Maybe. Numbers in real life — the domain of the legal system — tend to be either for counting or measuring.

Numbers that are huge and precise are data, information, something quite different.

The thing with illegal primes is that they are small enough to really feel like numbers rather than a concatenation of things forced to look like a number (“the shape of my bedroom is 201809!”)

What is the ontological status of "the smallest number which is outside the domain of the legal system in this sense"?

I don't think it exists because you can always copyright some piece of self-created digital art so that it hashes to the number (if the hash maps to enough bits to represent that number).

I think there is a biggest number though, and it should be higher than 64bit-1 because your processor would otherwise occasionally handle illegal numbers, thereby (probably) making it illegal as well.

My point is rather than if we agree that large-enough numbers can be data, then there is a number at which they start to be data, N say, then "all numbers greater than or equal to N are data" uses N not as data, but as "counting and measuring". So this distinction is self-contradictory, so incoherent.

You could just say "greater than N-1" to avoid this problem, so this doesn't seem like a very strong argument.

I think the better point to make is that the law will never actually produce a concrete N, preferring to leave itself vague so that it can criminalise things at a whim. This is what makes it a farce and why such notions need to be purged from the law.

How can you subtract 1 from data?

You don't. That was subtraction on a meta level. You name the largest non-data number instead of naming the smallest data "number".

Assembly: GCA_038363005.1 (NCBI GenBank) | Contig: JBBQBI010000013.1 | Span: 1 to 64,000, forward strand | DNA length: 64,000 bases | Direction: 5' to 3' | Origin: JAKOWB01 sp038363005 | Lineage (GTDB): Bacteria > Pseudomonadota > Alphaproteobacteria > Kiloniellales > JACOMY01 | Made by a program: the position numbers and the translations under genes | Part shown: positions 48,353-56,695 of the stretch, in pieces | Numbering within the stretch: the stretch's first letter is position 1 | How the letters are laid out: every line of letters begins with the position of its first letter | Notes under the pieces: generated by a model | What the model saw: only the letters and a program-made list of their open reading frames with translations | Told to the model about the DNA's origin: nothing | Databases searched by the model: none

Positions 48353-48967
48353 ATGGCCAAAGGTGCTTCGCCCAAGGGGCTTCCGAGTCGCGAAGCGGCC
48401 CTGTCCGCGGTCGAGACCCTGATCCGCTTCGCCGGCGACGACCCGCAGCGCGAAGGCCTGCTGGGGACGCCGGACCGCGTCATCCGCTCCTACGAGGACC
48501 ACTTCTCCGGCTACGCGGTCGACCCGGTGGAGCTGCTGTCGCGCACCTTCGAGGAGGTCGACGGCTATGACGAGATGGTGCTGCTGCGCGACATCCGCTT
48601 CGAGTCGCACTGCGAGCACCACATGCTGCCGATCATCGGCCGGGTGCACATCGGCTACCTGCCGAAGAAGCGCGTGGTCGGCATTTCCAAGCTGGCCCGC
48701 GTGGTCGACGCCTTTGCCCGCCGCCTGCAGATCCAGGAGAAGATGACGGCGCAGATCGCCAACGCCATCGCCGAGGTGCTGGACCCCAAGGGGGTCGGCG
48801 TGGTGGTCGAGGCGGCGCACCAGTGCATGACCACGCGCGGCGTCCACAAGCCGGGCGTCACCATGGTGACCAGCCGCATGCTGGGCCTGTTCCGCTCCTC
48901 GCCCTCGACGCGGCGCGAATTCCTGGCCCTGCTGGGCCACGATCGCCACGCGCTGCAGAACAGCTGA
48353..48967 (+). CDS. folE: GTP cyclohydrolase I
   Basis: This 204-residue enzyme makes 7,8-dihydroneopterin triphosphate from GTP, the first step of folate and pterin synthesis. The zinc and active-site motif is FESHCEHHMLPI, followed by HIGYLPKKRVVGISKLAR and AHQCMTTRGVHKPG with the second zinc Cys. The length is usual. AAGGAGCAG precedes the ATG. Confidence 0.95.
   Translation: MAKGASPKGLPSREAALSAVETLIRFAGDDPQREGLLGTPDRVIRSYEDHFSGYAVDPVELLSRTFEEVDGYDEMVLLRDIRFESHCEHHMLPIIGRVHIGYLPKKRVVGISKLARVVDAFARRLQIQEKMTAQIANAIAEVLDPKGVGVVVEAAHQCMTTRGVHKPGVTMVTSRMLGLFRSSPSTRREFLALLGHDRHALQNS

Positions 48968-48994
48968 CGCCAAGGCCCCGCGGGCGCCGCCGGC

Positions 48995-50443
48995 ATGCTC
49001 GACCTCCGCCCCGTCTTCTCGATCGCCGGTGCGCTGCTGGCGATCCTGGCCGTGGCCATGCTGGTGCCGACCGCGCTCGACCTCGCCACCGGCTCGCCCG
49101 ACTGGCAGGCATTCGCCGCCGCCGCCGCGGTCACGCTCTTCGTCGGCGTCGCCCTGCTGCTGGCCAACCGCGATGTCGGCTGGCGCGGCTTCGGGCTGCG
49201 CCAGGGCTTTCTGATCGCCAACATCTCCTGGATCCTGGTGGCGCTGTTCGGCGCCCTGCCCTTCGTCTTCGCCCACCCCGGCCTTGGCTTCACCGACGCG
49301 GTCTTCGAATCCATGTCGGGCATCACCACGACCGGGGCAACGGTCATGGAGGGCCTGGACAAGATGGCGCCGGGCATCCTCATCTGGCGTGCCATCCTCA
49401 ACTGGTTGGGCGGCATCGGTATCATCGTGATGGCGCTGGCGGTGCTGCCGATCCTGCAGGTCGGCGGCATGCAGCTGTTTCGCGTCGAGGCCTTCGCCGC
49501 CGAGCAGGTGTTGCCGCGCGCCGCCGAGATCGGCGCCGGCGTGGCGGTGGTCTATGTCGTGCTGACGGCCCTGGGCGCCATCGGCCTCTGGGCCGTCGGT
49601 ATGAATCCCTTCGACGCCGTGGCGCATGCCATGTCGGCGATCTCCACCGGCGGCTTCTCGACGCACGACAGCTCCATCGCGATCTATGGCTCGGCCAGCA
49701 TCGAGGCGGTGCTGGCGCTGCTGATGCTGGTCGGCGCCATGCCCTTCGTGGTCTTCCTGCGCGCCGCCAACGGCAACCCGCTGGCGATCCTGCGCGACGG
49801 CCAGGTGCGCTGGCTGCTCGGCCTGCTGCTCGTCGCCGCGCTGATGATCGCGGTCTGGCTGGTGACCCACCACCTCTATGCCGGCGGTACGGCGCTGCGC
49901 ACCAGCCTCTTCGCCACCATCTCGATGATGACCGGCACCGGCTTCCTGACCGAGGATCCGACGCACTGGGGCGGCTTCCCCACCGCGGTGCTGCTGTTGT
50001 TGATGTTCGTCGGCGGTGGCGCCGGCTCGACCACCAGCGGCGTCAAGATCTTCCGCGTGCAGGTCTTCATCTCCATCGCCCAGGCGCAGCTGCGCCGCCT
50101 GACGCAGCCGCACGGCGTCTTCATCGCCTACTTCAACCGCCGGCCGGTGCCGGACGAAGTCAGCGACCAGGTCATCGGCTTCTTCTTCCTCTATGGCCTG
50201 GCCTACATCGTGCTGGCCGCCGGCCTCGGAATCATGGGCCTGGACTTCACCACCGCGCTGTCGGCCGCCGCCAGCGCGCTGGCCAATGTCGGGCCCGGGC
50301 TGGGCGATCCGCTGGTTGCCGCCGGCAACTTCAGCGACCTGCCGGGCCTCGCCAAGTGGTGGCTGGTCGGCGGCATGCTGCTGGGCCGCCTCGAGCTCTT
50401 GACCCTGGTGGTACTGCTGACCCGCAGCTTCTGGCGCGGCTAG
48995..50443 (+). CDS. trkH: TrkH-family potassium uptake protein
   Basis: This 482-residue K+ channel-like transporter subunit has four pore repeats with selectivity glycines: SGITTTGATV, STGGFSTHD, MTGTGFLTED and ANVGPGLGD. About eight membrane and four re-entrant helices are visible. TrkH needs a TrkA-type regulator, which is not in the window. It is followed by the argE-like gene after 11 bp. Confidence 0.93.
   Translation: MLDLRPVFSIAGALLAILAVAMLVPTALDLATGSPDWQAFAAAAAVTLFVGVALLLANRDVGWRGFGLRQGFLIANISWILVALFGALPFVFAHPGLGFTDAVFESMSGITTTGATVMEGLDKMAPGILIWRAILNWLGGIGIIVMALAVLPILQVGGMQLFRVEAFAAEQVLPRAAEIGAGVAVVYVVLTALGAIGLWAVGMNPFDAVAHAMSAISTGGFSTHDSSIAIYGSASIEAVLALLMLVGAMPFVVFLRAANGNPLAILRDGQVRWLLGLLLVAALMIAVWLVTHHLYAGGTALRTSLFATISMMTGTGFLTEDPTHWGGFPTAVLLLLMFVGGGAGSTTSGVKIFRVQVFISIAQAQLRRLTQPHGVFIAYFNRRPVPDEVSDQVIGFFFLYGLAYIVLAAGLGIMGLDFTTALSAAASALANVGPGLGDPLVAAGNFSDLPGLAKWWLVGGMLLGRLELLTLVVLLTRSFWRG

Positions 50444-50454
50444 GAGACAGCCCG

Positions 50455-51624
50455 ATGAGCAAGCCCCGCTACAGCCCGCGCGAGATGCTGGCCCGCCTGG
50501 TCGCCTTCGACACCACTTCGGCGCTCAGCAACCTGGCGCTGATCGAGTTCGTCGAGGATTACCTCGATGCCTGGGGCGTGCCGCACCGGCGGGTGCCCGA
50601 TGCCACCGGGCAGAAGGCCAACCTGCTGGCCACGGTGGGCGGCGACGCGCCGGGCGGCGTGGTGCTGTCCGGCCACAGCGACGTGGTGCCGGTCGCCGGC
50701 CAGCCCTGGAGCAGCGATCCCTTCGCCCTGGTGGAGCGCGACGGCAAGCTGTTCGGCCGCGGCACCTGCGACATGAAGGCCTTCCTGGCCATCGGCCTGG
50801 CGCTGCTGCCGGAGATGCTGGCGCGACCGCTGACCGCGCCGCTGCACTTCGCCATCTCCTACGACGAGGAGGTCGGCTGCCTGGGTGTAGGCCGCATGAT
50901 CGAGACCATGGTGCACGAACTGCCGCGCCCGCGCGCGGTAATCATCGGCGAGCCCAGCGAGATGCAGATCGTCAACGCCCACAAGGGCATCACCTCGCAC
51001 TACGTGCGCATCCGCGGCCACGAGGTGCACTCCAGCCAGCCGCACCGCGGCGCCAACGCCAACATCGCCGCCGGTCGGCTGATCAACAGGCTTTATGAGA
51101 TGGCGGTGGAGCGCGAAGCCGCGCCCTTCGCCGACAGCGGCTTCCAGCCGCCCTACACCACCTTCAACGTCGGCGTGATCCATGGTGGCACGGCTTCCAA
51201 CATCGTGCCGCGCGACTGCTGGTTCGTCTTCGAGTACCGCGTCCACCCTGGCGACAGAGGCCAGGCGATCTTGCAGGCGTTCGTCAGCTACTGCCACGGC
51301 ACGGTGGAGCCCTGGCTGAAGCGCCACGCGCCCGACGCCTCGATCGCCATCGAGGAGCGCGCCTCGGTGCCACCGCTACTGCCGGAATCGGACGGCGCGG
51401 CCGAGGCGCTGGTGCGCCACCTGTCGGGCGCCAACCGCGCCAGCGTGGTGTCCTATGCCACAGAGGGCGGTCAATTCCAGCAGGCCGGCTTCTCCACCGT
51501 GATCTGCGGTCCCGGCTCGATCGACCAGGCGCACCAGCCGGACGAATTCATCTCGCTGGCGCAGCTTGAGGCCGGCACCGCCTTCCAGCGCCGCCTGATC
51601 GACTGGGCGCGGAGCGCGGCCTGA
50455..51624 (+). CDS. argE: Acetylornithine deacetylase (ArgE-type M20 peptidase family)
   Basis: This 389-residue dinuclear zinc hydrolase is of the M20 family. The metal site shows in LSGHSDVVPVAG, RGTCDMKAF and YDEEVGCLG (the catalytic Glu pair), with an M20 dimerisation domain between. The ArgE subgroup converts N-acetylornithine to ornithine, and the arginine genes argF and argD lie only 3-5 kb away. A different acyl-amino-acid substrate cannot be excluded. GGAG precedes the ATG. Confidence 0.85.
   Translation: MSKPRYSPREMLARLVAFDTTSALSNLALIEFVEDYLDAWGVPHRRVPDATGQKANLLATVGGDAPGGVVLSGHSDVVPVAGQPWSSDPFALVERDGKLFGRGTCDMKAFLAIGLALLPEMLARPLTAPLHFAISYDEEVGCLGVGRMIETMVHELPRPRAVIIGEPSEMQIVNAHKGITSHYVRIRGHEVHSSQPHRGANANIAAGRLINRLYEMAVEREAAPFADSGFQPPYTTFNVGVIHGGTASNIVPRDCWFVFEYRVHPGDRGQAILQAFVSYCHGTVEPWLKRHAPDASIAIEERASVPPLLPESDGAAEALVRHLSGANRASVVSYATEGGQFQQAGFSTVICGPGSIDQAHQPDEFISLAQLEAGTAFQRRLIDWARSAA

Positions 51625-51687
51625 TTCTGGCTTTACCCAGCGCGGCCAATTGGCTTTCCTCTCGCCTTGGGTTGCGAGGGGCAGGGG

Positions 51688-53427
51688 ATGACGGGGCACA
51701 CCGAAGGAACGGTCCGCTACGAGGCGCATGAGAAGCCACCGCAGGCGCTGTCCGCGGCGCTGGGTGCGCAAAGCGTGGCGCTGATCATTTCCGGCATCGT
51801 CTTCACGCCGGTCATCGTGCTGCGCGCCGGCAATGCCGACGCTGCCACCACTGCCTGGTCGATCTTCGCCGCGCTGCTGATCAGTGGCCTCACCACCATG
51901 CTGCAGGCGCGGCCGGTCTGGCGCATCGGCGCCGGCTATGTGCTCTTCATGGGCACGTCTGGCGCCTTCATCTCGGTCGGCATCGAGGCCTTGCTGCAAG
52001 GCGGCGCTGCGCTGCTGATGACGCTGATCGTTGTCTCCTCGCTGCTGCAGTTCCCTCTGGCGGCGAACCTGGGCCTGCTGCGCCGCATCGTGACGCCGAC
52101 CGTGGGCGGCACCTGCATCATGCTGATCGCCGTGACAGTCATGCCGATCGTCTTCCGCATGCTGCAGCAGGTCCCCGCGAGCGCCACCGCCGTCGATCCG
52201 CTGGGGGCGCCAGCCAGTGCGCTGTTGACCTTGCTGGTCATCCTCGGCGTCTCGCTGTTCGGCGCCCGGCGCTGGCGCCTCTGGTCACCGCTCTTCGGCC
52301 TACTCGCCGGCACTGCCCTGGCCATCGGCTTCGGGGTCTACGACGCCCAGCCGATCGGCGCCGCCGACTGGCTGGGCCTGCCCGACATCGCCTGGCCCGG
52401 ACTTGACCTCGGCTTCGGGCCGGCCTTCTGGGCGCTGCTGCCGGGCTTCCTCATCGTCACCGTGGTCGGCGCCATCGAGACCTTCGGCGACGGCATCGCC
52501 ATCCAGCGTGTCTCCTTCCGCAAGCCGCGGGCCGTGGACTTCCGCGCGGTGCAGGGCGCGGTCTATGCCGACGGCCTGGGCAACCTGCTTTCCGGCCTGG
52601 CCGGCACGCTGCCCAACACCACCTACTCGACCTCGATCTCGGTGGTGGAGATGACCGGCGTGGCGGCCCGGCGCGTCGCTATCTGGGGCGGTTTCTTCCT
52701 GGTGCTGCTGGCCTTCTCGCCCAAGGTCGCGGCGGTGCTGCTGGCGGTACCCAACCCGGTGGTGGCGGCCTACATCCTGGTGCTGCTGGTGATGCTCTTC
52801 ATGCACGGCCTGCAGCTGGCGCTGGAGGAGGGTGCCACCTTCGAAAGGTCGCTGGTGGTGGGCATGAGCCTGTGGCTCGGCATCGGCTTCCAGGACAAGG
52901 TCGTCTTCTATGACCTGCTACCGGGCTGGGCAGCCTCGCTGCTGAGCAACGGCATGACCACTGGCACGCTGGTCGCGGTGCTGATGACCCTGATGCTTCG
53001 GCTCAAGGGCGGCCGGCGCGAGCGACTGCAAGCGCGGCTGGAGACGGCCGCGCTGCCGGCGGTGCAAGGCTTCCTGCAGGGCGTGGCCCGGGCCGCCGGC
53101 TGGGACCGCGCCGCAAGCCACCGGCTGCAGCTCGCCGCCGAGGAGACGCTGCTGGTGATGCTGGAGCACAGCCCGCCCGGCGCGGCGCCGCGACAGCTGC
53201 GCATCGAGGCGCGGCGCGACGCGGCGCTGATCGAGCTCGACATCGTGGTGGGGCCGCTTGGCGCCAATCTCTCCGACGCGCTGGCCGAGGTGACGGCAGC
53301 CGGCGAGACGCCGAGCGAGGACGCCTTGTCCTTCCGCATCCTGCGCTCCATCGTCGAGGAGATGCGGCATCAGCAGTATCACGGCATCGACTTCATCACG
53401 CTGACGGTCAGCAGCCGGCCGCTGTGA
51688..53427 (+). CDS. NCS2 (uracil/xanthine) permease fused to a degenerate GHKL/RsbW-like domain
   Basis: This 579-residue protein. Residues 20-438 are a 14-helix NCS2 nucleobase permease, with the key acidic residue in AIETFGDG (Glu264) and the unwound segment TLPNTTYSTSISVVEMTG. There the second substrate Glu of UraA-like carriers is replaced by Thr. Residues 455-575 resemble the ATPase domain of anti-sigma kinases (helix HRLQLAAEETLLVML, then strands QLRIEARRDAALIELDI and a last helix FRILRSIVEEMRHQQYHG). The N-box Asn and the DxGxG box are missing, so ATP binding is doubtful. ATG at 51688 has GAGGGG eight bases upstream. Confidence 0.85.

the fact that you cannot identify the exact number of sand grains that make a collection into a heap of sand does not mean heaps of sand do not exist

At least in the case of sand you can give examples of numbers of grains that don't constitute a heap, and numbers that do. And numbers smaller than the former will be non-heaps and numbers larger than the latter will be heaps.

For natural numbers, the lawyers seem unable to do even that. Sure, they might want to name some of the "illegal primes" mentioned in this thread as examples, but what will they say about those numbers +1? They're gonna paint themselves into a corner of ridiculousness nomatter what.

N = 10^85

You’ll know it when you see it.

> Numbers in real life — the domain of the legal system — tend to be either for counting or measuring.

What does "in real life" mean? You and your brain presumably exist in real life. If you brain can construct any natural number, then do they not exist just as much as the ones that happen to appear as counts of rice or the price of beer?

I think any number whose information density is more than could be memorized becomes data, and no longer counts as a real life number.

One might stretch the definition to allow numbers that you could read on a postcard in one go to still count as numbers, but it’s a big stretch. If there’s a more understandable representation of the number — especially if there’s a more understandable representation — then it’s data and not a number.

Beyond a certain amount of information content numbers just become data. Certainly at the point where counting the number of digits is non trivial. (There are notations to make magnitude easier to see, but these purposefully delete information content.)

And you get into pretty absurd situations: Whatever the status quo on this matter is, I think we all agree that the integer 0 is in the public domain. And also the following algorithm: (0) let n = 0. (1) Increment n. (2) Go to (1).

But this will, in time, generate every copyrighted material.

Indeed. The only possible conclusion is that all copyrighted material already exists since all numbers already exist. Artists are just people who discover interesting and really big numbers through the convoluted process of "creation". After the number is found, all bets are off.

Most so called “illegal primes” involve encoding some information (eg. encryption key, that is an random number) as a prime number with the idea that transforming the information into prime makes it into “mathematical result” or something like that. It is intended as an argument why there should not be any “illegal data” which I find absurd because the idea that such transformation is somehow relevant is even larger nonsense that the idea of making some kinds of information “illegal”.